In the past, SA’s trade department discovered that there was up to a 60% difference in the value declared by importers in their countries of origin compared to what they declared to South African customs.
But presently, Trade and Industry Minister Rob Davies said the Zuma led-government is gaining ground in curbing the act.
In addition, he disclosed that government has also taken measures to ensure that they collect appropriate tariffs.
Davies, who spoke to media on the side-lines of an Imbizo by the South African clothing, textile and leather industry in Cape Town said, “What we’ve done now is that customs officers have reference pricing. I won’t say we’ve totally mastered the challenge but I think we’ve had some success.”
Meanwhile, the Department of Trade and Industry has expressed its commitment towards improving competitiveness in the furniture manufacturing industry and small-scale furniture manufacturers across the country.
The department said the aim of the move is to foster increase in productivity and contribute in job creation and economic growth.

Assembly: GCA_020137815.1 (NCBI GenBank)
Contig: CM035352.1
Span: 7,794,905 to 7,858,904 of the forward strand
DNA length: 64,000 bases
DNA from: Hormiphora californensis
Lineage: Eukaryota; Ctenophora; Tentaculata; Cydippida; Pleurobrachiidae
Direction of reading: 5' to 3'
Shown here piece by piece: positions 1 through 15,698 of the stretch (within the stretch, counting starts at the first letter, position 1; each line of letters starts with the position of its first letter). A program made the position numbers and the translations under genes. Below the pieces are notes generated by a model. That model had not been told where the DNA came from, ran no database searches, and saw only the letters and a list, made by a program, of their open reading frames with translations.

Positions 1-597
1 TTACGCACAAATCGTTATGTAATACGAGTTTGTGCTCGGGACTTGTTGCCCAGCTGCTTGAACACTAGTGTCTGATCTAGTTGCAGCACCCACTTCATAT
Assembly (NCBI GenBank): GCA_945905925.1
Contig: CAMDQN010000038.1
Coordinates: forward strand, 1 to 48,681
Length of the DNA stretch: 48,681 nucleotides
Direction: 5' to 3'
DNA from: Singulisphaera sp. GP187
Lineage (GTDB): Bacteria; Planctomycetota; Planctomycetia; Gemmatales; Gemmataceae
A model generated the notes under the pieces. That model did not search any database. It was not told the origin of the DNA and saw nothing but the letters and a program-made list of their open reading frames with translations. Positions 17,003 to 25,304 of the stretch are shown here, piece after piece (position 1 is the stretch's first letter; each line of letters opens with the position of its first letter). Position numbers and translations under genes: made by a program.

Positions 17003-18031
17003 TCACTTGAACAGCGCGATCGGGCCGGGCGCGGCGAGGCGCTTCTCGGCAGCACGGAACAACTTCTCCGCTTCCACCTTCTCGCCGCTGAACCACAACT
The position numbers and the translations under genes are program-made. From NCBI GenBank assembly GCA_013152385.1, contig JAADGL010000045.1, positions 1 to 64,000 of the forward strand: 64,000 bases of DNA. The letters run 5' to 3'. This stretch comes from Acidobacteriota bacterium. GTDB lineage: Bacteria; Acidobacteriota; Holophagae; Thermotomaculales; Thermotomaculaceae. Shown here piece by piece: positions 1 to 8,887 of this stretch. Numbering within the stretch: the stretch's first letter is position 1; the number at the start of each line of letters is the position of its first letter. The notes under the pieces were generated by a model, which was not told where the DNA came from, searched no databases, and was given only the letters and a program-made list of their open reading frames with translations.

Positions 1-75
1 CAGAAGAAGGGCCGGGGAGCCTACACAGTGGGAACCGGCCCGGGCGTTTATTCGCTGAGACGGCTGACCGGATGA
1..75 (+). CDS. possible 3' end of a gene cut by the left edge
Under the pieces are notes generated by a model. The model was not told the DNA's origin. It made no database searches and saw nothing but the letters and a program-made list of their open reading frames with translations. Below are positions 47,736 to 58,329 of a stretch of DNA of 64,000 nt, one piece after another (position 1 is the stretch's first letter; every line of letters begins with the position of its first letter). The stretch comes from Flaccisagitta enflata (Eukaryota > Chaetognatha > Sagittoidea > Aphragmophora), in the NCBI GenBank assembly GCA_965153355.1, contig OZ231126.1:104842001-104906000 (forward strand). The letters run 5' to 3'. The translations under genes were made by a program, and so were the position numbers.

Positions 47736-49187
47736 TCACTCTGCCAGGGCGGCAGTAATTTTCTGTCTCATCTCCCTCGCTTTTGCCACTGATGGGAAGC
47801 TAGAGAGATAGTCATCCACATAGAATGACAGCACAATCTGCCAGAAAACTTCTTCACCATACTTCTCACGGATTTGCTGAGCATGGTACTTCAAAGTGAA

The Furniture Competitiveness Programme is one of government’s measures identified in the eighth iteration of the Industrial Policy Action Plan (IPAP) to boost the capacity of the furniture manufacturing industry.
According to the Minister of Trade and Industry, Dr Rob Davies, the forestry sector has the potential to create jobs and presents great opportunities for growth through beneficiation and value-addition to wood before exporting.
“Within this sector, the furniture industry has also been identified in the IPAP as an important industry within the South African economy. This is due to the fact that it is labour intensive and has the potential to contribute to reducing the level of unemployment, increase exports and contribute to the development of small and medium enterprises,” SA’s trade department boss related.
The furniture manufacturing industry in the country currently comprises approximately 2 200 registered firms involved in manufacturing of furniture, bedding and upholstery and employs approximately 26 400 factory workers.
It is labour-intensive and contributes about 1% to the manufacturing Gross Domestic Product (GDP) (GDP) and 1.1% to manufacturing employment.